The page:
Canada Amends its AML Law—Here’s What Changed and How to Comply [Updated July 2021]

All you need to know about AML updates in Canada.
Canada Amends its AML Law—Here’s What Changed and How to Comply [Updated July 2021]

In June 2021, amendments to the PCMLTFA, Canada’s AML law, came into force. FINTRAC, Canada’s financial regulator, will only begin assessing compliance with the amendments on April 1st, 2022. This gives businesses some time to prepare; our article can help.

The highlights

  1. Who’s affected
  2. What’s changed
  3. Sanctions
  4. What’s next
 

Who’s affected

The new updates impact Canadian and foreign businesses that are obligated to follow Canadian AML law and report to FINTRAC (the Financial Transactions and Reports Analysis Centre of Canada). These include:

  • Financial institutions (banks, credit firms, etc.);
  • Money Service Businesses (crypto companies, foreign exchanges, etc.);
  • Insurance companies;
  • Real estate businesses;
  • Casinos;
  • Security dealers;
  • Accounting firms;
  • Agents of the crown;
  • British Columbia notaries;
  • Dealers in precious metals and stones.

Notably, certain non-Canadian businesses must also comply with the new AML requirements. These are so-called foreign Money Service Businesses—companies that don’t have a place of business in Canada but direct and provide their services to Canadians. This can be an offshore crypto platform that advertises to and onboards Canadian users.

 

What’s changed

From unified PEP checks to new reporting obligations, the latest amendments have introduced several key changes that require businesses to revise their KYC and KYB procedures. Click on the toggles to see a detailed analysis of all the major updates:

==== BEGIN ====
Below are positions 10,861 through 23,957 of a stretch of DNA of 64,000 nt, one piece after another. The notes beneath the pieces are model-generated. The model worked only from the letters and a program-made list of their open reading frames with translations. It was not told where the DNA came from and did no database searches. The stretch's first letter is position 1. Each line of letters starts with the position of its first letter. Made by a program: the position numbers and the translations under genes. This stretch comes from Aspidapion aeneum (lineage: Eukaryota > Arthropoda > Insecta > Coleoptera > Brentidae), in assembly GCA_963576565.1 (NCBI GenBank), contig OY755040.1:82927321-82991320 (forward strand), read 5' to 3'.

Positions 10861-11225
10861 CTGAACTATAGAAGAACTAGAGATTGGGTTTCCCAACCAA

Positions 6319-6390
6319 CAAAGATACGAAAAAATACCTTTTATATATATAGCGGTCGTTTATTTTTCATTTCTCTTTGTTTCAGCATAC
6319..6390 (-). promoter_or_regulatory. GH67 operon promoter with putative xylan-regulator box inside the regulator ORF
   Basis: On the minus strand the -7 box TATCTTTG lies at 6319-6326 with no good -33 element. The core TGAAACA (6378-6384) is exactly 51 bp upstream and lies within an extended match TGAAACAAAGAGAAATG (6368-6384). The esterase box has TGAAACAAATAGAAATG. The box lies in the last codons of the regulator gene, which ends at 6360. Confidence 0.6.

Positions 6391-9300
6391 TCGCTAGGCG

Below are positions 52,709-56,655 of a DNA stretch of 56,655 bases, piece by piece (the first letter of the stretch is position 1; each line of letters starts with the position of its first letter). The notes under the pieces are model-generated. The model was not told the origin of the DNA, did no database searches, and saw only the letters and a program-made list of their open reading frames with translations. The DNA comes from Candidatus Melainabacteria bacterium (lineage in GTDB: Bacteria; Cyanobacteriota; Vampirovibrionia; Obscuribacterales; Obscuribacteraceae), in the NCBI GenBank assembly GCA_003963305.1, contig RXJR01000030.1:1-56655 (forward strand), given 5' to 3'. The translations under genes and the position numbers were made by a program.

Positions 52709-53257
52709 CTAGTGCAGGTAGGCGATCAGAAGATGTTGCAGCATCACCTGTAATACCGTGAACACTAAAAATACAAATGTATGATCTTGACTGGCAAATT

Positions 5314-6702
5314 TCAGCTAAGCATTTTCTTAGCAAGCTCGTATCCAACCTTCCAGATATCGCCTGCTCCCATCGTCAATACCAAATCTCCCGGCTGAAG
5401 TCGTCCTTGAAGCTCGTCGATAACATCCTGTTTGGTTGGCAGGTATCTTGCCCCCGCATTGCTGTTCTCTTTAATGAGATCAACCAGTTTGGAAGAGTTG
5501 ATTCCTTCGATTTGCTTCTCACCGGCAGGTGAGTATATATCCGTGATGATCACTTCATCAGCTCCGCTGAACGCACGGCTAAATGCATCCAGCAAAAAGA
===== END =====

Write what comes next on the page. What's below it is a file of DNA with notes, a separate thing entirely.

Before: There was no requirement to keep records and file reports for large crypto transactions.

After: All businesses must keep a “large virtual currency transaction record” and file reports to FINTRAC if they receive C$10,000 (around $8,000/€6,800) and more in cryptocurrency within 24 hours.

How to comply: The new amendments require businesses to record information about crypto transactions over C$10,000. This should include:

  • The date of the transfer;
  • Names, addresses, and date of births of participants in the transaction;
  • The amount and type of cryptocurrency;
  • The exchange rate;
  • All other transaction identifiers.

This information must be sent to FINTRAC via the web reporting system within five working days after the transfer.

Note that the latest rules have simplified transaction reporting. While previous obligations required filing a separate report for each transaction over C$10,000, the new requirements permit businesses to create a single report for all transfers made by a customer within 24 hours. This is called the 24-hour rule; and it works for both electronic and crypto transfers.

Before: The FATF Travel Rule only targeted financial institutions that send or receive electronic fiat transfers.

After: The Travel Rule now extends to crypto and electronic fiat transfers made by financial institutions, domestic and foreign Money Service Businesses, and casinos.

How to comply: Businesses must collect names, account numbers, and addresses of senders and recipients in crypto or electronic fiat transfers over C$1,000 (around $800/€680).

In most cases, companies have already collected personal data on a given client during the initial KYC process. This means that clients only need to provide information about the person they are sending money to. 

Also, financial platforms are required to share Travel Rule data on transacting parties.

To safely transmit data, businesses can join a data sharing network, such as OpenVASP, Shyft, or Trisa. To become a member, businesses must submit an application and undergo due diligence procedures.

Learn how to comply with the Travel Rule in the most efficient way with our ultimate guide.

Before: Only financial entities, securities dealers, life insurance companies, and money services had to check beneficiaries.